Max Beckmann: Selbstbildnis Florenz, 1907, Privatsammlung in der Hamburger Kunsthalle / bpk, Foto: Elke Walford, (c) VG BILD-KUNST Bonn, 2015

Max Beckmann and Berlin

As the Berlinische Galerie marked its fortieth anniversary, the exhibition "Max Beckmann and Berlin" focused for the first time attention on the decisive role the city played in the artist’s work. The art historian Julius Meier-Graefe, a contemporary of Beckmann’s, succinctly summed up the relationship between the artist and the city in 1924: “Max Beckmann is the new Berlin.”

Max Beckmann (Leipzig 1884 –1950 New York City) spent two lengthy periods living in Berlin – one from 1904 until 1914, before the First World War, and another from 1933 until 1937, arriving after the National Socialists took power and remaining until he emigrated to Amsterdam. But even in the years between 1915 and 1933, when the artist had moved his principal residence to Frankfurt am Main, he fostered close personal and professional ties with Berlin. He visited the city frequently and maintained his presence in the arts scene of the Weimar Republic through numerous solo and joint exhibitions.
The show displayed works by the artist which were produced in Berlin, reveal a thematic link with the city, or went on show at major exhibitions there. The city of Berlin set its stamp on Beckmann’s work. In addition, a particular part will be played in our show by self-portraits of the painter from the various periods of his oeuvre which relate to Berlin. They indicated the artistic problems and issues that concerned the artist at the time, and they permitted insights into his general situation and the way he saw himself as an artist. Works by Beckmann’s contemporaries, such as those associated with the Berlin Secession, the New Secession or New Objectivity (Neue Sachlichkeit), cast their own spotlight on the lively, diverse art scene in Berlin in the 1910s, 1920s and early 1930s. Alongside works from our own collection, the exhibition included loans from many public and private sources.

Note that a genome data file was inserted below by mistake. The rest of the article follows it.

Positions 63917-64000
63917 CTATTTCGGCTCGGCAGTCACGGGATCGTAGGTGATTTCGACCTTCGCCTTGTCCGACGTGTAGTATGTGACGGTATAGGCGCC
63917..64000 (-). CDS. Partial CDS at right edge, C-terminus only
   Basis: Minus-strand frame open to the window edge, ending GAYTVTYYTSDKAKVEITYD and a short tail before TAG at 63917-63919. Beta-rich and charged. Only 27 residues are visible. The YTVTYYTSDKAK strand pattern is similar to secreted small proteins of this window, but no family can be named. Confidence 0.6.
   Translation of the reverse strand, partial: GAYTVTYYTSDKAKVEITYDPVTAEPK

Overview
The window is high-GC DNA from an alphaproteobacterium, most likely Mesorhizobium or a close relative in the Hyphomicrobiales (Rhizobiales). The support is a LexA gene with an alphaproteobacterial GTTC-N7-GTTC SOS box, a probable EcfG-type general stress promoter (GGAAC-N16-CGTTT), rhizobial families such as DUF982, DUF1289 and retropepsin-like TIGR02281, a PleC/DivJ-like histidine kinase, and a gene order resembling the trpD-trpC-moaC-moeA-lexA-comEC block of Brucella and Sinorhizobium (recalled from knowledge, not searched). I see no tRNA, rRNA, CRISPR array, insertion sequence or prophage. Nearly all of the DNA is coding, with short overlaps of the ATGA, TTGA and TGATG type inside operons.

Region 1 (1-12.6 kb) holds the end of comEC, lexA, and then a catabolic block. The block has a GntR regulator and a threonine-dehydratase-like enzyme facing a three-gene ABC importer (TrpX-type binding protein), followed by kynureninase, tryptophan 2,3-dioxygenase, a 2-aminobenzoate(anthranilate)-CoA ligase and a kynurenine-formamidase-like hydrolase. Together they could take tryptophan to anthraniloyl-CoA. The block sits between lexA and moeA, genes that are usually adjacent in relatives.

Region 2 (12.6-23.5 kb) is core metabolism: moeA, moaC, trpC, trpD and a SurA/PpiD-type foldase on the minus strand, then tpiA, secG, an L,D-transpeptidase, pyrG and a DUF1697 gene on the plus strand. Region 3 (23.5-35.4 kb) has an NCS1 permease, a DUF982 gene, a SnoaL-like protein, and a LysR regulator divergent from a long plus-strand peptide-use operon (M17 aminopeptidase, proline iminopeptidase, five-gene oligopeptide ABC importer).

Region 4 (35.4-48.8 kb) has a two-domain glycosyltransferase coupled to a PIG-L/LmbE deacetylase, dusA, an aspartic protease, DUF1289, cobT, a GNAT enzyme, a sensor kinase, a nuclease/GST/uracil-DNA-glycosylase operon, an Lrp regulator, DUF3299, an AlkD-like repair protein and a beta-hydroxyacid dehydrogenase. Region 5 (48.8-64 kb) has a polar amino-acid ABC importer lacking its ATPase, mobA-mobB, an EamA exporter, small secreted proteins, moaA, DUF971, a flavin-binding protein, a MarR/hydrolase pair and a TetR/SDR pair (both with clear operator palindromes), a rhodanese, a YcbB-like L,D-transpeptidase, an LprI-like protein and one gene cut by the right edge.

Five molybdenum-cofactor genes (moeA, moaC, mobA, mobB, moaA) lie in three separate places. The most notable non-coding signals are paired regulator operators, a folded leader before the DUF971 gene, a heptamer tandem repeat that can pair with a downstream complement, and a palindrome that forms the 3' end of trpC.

Exhibition Architecture and Colour Design: david saik studio

The exhibition has been accompanied by a comprehensive catalogue in German and English that reflected the current state of research on Max Beckmann and Berlin.

The exhibition was under the patronage of Michael Müller, Governing Mayor of Berlin.

 

With the kind support of

Cooperation and Media Partners

 
 

Berlinische Galerie

Landesmuseum für Moderne
Kunst, Fotografie und Architektur
Stiftung Öffentlichen Rechts

Alte Jakobstraße 124–128
10969 Berlin Germany

bg@berlinischegalerie.de

Tel +49 (0)30-789 02-600
Fax +49 (0)30-789 02-700

Opening hours

Wednesday–Monday 10 am–6 pm

Closed on 24.12. and 31.12.

PRICES

Admission prices

12 Euro / 9 Euro reduced admission

Free admission for under 18s

Happy Monday: Every first Monday of a month all visitors pay only 7 Euro.

Reduced admission for holders of a ticket from the Jüdisches Museum Berlin valid for the same day or previous two days. This offer also applies in reverse.

Floor plan

PDF Floor Plan